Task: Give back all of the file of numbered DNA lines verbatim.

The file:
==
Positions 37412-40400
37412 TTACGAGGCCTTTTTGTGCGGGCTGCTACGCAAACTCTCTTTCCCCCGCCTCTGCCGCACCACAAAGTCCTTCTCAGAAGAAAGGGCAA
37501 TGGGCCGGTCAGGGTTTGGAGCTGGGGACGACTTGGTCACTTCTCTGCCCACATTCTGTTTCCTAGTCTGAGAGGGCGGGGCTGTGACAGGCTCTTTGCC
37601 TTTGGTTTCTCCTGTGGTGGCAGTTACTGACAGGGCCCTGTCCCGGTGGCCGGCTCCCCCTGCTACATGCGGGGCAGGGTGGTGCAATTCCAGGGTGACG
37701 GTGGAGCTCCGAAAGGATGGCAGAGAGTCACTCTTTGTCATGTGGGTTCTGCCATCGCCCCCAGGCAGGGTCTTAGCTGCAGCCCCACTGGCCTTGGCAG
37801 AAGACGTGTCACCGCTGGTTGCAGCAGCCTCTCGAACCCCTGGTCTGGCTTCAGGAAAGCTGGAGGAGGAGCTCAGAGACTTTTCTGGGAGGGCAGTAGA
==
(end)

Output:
Positions 37412-40400
37412 TTACGAGGCCTTTTTGTGCGGGCTGCTACGCAAACTCTCTTTCCCCCGCCTCTGCCGCACCACAAAGTCCTTCTCAGAAGAAAGGGCAA
37501 TGGGCCGGTCAGGGTTTGGAGCTGGGGACGACTTGGTCACTTCTCTGCCCACATTCTGTTTCCTAGTCTGAGAGGGCGGGGCTGTGACAGGCTCTTTGCC
37601 TTTGGTTTCTCCTGTGGTGGCAGTTACTGACAGGGCCCTGTCCCGGTGGCCGGCTCCCCCTGCTACATGCGGGGCAGGGTGGTGCAATTCCAGGGTGACG
37701 GTGGAGCTCCGAAAGGATGGCAGAGAGTCACTCTTTGTCATGTGGGTTCTGCCATCGCCCCCAGGCAGGGTCTTAGCTGCAGCCCCACTGGCCTTGGCAG
37801 AAGACGTGTCACCGCTGGTTGCAGCAGCCTCTCGAACCCCTGGTCTGGCTTCAGGAAAGCTGGAGGAGGAGCTCAGAGACTTTTCTGGGAGGGCAGTAGA